In the western Netherlands, where fields of flowering bulbs grown for horticulture are an annual spectacle, the most famous adopted flower is making inroads into spirit distillation. Bulbs of tulips (Tulipa spp) were the ornamental crop that saved people from starving during the Hunger Winter of 1944 to 1945 when a wartime embargo on food transport, harsh winter, and limited local harvest left people with little to eat. At soup kitchens in the cities tulip bulbs were cooked as a source of carbohydrates. Now Clusius Craft Distillers makes two types of tulip vodka. Its grain and tulip blend retails at €48 and contains the equivalent of 40 tulip bulbs. Its pure tulip vodka uses 350 bulbs per bottle and retails at €295 per bottle. While the cost of base spirit from tulip bulbs is higher than from grain, the strong association of tulips with the Netherlands adds viability to tulip spirit. Even though tulips originate from Central Asia.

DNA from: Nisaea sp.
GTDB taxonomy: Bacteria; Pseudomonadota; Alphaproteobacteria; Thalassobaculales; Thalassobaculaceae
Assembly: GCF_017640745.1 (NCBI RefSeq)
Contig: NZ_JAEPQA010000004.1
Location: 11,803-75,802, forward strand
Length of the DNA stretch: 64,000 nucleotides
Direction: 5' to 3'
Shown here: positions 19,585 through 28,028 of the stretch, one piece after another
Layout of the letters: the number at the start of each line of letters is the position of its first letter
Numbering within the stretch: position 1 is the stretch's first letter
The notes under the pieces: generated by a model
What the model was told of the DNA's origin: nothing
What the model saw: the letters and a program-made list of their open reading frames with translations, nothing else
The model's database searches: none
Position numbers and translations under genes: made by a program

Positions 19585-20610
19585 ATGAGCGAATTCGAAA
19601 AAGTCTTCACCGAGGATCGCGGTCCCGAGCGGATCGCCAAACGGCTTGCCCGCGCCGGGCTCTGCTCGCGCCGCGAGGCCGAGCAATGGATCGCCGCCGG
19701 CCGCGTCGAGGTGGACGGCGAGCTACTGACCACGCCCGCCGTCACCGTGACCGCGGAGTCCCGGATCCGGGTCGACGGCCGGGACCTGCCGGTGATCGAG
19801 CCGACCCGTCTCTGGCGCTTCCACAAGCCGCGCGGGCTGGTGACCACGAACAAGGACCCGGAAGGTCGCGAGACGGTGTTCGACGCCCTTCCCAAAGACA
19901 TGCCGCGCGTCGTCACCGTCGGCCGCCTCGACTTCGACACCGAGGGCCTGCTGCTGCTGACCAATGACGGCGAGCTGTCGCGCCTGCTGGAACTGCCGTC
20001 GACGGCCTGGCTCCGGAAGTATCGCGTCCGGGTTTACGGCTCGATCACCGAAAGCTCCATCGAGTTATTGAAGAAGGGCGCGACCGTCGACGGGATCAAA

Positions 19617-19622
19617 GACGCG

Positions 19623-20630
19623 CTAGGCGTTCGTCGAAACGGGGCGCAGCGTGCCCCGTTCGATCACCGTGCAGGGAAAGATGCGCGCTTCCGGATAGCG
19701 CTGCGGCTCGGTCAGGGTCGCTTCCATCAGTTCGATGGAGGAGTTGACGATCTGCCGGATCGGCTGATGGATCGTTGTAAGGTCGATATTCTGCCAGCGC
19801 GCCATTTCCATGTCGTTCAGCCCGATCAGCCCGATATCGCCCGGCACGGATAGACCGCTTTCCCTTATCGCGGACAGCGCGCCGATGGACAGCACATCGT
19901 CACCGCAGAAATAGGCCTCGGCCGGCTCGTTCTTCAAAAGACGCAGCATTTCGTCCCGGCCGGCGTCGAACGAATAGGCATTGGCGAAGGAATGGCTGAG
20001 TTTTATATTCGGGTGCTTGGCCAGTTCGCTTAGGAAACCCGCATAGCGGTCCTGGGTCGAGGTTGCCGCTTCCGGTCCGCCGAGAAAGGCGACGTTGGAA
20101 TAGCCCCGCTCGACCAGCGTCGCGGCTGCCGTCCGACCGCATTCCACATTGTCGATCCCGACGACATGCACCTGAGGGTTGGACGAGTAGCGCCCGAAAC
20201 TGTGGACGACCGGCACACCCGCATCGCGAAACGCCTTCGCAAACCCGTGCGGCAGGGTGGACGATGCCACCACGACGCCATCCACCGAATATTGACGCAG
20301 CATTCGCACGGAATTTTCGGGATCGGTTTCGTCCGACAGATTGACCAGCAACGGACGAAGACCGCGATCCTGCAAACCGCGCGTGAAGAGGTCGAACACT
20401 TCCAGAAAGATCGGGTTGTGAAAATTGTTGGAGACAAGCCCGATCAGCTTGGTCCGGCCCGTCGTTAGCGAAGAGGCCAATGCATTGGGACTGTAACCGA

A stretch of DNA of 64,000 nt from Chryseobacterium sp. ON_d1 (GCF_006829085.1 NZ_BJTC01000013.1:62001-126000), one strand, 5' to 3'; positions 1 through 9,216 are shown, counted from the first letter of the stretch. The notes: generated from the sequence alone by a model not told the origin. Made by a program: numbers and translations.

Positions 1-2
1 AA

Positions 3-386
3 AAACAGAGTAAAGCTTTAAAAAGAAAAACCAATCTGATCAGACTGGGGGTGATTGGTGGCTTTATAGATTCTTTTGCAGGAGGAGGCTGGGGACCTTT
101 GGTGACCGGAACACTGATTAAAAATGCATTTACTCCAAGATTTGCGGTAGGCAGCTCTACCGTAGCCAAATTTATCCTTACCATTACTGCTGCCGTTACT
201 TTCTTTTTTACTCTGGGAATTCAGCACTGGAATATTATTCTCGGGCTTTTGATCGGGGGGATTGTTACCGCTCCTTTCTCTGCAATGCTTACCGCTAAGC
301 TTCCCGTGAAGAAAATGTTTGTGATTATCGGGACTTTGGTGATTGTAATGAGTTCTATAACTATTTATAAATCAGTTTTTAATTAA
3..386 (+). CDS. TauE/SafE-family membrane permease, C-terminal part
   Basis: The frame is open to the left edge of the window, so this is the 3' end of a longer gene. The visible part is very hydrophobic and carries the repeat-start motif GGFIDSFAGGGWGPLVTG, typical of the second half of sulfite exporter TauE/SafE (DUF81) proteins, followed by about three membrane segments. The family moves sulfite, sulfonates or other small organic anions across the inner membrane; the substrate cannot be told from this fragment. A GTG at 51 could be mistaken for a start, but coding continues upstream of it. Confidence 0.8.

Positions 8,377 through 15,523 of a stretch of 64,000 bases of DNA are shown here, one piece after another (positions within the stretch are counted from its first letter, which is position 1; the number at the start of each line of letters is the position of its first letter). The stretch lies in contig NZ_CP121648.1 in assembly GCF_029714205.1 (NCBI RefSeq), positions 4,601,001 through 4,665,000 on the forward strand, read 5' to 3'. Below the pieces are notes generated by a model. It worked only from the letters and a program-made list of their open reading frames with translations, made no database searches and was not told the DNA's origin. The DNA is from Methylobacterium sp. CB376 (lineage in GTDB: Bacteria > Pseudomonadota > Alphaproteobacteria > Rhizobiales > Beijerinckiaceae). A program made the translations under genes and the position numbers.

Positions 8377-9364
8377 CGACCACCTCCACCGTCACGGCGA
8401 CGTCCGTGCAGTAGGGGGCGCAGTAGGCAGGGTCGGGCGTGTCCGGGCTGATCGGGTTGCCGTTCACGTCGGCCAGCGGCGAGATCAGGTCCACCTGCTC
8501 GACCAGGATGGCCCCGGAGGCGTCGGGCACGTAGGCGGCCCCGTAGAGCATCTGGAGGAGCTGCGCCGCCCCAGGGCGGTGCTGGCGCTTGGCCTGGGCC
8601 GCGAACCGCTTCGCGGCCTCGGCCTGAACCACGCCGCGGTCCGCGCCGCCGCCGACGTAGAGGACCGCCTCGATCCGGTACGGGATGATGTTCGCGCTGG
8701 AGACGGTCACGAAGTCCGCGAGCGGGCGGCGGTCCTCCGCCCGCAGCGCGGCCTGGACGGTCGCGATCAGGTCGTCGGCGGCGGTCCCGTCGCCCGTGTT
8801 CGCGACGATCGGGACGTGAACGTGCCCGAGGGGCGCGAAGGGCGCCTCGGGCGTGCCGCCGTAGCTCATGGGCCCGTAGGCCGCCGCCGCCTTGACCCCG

Moving beyond fermentation with just yeast (Saccharomyces cerevisiae) there are further options. During the process of malting, triggered growth of wheat and barley releases enzymes, which break down starch into glucose. Similarly while sake uses yeast to produce alcohol, the process relies on koji fungus (Aspergillus oryzae) to break down the complex carbohydrates in rice to simple sugar that can be fermented by yeast. In contrast to yeast, which is a single cell organism, koji fungus is filamentous and grows hyphae. To make sake polished and then steamed rice is inoculated with koji fungus, and kept at ideal growing conditions so that koji fungus hyphae penetrate the rice. Enzymes produced by koji fungus break down starch to glucose. Filamentous fungi often produce more enzymes when growing on solid material than when immersed in liquid. Yeast, more rice, and water are added for the fermentation. Sake flavor is shaped by choices such as the extent to which rice is polished and strain of yeast selected. All sake relies on the action of koji mold to make fermentable sugar available for yeast to produce alcohol.